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CAMPAIGN 2000

Voters Want to Start Plans for Diablo Canyon Site

Preservation: A nonbinding initiative to protect 14 miles of coastline gets overwhelming support.

March 09, 2000|SALLY ANN CONNELL | SPECIAL TO THE TIMES

SAN LUIS OBISPO — Residents overwhelmingly voted to start planning for a distant future when the Diablo Canyon Nuclear Power Plant is no longer operating.

The so-called DREAM Initiative asks officials of San Luis Obispo County to bar development along the 14-mile stretch of pristine coast where the plant is located.

The property is one of the largest chunks of undeveloped oceanfront land in private hands on the Central Coast. Backers of the initiative want to preserve the natural habitat and allow agriculture and public use on the land when the Diablo's reactor licenses expire in 25 years.

"This seems like the first time folks have planned so far down the road since John Muir looked at Yosemite Valley and said this needs to be preserved for all time," said county Supervisor Peg Pinard.

Pinard said the initiative--approved Tuesday by three-quarters of the voters--establishes a clear mandate for supervisors when they consider a new general plan for the area.

"What we have learned from the past is, if you don't look down the line, a series of small decisions will gum up the works," she said. "How treasures get lost is a path already well known. This is the public saying, 'We want to do things differently.' "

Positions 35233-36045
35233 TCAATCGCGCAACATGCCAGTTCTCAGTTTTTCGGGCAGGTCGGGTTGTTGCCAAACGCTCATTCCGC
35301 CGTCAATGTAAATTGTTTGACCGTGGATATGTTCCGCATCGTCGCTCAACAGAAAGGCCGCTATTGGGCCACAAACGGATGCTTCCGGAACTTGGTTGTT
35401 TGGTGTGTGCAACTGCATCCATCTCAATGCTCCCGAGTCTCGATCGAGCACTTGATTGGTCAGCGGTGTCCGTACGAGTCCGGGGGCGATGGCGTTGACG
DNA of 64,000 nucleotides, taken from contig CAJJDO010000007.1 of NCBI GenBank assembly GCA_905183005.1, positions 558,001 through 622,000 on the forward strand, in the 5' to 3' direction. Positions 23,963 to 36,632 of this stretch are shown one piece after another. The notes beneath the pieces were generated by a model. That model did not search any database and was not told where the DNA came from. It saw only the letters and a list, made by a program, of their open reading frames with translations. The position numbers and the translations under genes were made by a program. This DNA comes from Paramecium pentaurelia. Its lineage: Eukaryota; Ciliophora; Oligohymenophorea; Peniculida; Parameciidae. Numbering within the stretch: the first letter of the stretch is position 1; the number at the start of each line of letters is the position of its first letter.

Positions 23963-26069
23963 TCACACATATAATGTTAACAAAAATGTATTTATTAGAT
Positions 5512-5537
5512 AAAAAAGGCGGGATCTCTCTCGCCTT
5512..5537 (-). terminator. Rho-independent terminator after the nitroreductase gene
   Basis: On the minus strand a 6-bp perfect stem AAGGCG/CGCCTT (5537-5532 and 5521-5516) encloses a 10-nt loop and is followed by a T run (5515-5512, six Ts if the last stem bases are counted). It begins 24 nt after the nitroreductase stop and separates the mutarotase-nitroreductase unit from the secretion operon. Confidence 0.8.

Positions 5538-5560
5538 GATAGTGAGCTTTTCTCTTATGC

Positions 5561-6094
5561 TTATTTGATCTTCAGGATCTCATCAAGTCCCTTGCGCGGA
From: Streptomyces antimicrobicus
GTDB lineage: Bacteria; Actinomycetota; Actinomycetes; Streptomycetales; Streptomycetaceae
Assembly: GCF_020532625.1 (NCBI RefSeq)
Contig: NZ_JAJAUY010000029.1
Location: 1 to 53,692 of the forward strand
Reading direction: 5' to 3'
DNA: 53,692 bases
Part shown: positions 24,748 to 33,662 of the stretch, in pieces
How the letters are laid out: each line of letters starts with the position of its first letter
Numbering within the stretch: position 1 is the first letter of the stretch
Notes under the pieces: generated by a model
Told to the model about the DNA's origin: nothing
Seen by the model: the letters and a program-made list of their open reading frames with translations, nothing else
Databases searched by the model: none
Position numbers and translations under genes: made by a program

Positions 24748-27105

PG&E has expressed qualified support for the initiative, which is nonbinding.

"This only has implications after the plant is no longer operating," Jeff Lewis, a spokesman for the utility, said Wednesday. "Now, our job is to get back to running the plant in a safe manner."

Diablo Canyon was the last nuclear plant built in California and went online in the mid-1980s after two decades of protests. The plant is on 13,000 acres southwest of San Luis Obispo.

Backers of the initiative said they would now turn their attention to raising money from conservation groups and other sources to purchase conservation easements in the area.

"We're not done," said Sam Blakeslee, the financial planner who drafted the initiative. "This is the mandate we were looking for to go straight to Sacramento and Washington to identify these irreplaceable lands and meet with groups dedicated to preservation."

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